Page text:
During an interview with Brian David-Marshall, Luis Scott-Vargas explained that he doesn't want to commit to a second color during New Phyrexia because "You want to be one color when you open your next pack if you can. Cards like Corrupted Conscience and Kuldotha Flamefiend are so good."
However, if you wait around too long to pick that second color, some very bad things can happen to you. At a certain point you need to commit to a strategy, or at the very least put yourself in a situation where you can take advantage of the fact that an archetype is open. If you wait the entire draft for something to fall into your lap, you can end up sorely disappointed.
During his second draft pod at Grand Prix Kansas City, Luis Scott-Vargas took an early Shriek Raptor, and then opted for a Spined Thopter over Reaper of Sheoldred despite the fact that Scott-Vargas believes that "Spined Thopter is much worse than Reaper."
Scott-Vargas wanted to keep his options open for as long as possible, but rather than get rewarded for his flexibility, he got punished for his unwillingness to take a stand.
"I stayed open for the entire draft for no reason and then I didn't get passed a single Necropede or Cystbearer," he groaned about pack three. "Ichorclaw Myr or even an Arrest would have been fine. I am playing five cards from Scars, and they are not even very good cards."
Scott-Vargas managed to 2-1 the pod and squeak into 8th place at the end of the Swiss, ultimately winning the tournament with a blue-black evasion deck.
While this story did have a happy ending for Scott-Vargas, it's worth it to take a step back and realize that you can reap some serious benefits by drafting somewhat bullishly when you are surrounded by players who are drafting passively. Had Scott-Vargas taken the Reaper of Sheoldred, but still been willing to abandon it (or his Shriek Raptor) if he realized that one of his colors wasn't open to him, then it is likely that his draft would have turned out a lot better.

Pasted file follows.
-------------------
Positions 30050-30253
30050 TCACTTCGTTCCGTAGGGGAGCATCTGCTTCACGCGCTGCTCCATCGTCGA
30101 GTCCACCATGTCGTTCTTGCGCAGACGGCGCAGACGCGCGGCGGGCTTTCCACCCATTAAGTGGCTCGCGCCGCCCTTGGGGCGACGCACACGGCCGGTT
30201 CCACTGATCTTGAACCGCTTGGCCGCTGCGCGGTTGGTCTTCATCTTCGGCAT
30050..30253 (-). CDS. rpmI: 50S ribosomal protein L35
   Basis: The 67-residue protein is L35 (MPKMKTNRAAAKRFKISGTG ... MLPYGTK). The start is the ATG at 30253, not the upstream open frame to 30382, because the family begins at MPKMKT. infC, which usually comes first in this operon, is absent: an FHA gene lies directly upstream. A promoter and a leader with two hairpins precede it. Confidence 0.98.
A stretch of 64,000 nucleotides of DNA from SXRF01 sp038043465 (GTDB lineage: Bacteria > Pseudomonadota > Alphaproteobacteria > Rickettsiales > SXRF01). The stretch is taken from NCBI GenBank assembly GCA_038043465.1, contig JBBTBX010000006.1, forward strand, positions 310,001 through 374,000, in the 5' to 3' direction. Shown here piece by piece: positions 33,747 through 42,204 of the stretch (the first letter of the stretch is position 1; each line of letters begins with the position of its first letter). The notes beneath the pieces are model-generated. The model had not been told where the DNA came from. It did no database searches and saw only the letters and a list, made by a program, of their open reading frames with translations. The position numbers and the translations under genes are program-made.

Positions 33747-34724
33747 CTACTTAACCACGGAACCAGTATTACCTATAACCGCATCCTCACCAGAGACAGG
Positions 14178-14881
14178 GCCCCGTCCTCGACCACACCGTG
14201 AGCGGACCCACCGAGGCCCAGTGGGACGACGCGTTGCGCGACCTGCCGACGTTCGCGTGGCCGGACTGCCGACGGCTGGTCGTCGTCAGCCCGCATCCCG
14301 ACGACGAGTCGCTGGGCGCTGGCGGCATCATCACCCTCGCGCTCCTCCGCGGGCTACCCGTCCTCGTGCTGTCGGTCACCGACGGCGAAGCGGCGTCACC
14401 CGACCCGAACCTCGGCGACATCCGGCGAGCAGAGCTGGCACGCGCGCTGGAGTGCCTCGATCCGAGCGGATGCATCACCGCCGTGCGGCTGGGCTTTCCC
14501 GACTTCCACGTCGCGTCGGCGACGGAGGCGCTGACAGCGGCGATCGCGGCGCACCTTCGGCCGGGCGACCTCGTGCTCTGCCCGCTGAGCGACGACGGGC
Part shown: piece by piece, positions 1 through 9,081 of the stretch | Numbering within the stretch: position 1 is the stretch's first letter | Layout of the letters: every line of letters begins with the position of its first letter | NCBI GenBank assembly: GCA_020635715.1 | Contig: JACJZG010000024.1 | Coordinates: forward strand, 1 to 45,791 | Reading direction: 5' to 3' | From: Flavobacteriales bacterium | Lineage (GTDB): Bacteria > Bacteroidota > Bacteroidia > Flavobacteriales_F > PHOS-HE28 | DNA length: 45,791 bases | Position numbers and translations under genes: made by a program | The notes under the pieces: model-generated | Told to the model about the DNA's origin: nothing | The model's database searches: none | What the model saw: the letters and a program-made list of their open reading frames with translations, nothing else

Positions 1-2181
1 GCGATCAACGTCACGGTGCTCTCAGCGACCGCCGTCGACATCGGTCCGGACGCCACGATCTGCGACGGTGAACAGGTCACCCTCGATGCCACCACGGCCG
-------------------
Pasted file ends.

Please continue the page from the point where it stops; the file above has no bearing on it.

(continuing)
While there's certainly a lot to be said for keeping yourself open, be careful not to take it too far... or else you might end up with a bunch of mediocre cards that make up a barely coherent deck.
The Power of Pith Driller
When I opened up a Pith Driller in my first New Phyrexia draft I didn't think much of it. Don't get me wrong—I knew that it was obviously a good card—but there were maybe a half dozen other cards in the pack that seemed more impressive to me.
I wound up first picking a Thundering Tanadon out of the pack, and I didn't even think about the pick until weeks later. After all, Thundering Tanadon is a 5/4 trampler that you can play on turn three with a mana Myr. What's not to love?
Now that the format has matured, I've fallen out of love with Thundering Tanadon. I still like the card more than most, but I'm no longer jumping to first-pick it (and in fact I will often leave it in my sideboard if I'm not playing green).
Pith Driller, on the other hand, has revealed itself to be one of the top commons in the set, and is now spoken of in the same breath as top notch removal spells such as Volt Charge.
The Rise of White and Blue Infect
Luis Scott-Vargas and Yuuya Watanabe—the two finalists from Grand Prix Kansas City—have both found great success drafting white and blue infect decks. While these pros rarely pair blue and white together, they are more than happy to pair either of these colors with green or black.
Grand Prix Kansas City finalist Yuuya Watanabe.
Needing a 3-0 to make it to the Top 8, Yuuya Watanabe dismantled his second draft pod with a blue-black infect deck that abused Blighted Agent and proliferate.
While there might not be any blue infect creatures in Mirrodin Besieged or Scars of Mirrodin, there are a lot of very good blue support cards, such as Quicksilver Geyser and Thrummingbird, that tend to go way later than they probably should. Additionally, the ability to put a Copper Carapace on a Blighted Agent can allow you to win a good percentage of your games before your opponent has the chance to do anything.
While Watanabe has successfully managed to rack up the wins with blue infectors, Scott-Vargas has revealed a preference for white infect. He even went so far as to take a Shriek Raptor fourth pick while drafting to make Top 8 at Grand Prix Kansas City, citing the card's effectiveness in infect and non-infect decks alike.
And if you're getting Shriek Raptors and Lost Leonins late, then you can be pretty confident that you'll also be able to pick up whatever Tine Shrikes and Priests of Norn get opened at your table. If you're able to supplement them with some good infect creatures in another color (it doesn't even really matter which color), then you should be able to rack up quite a few wins.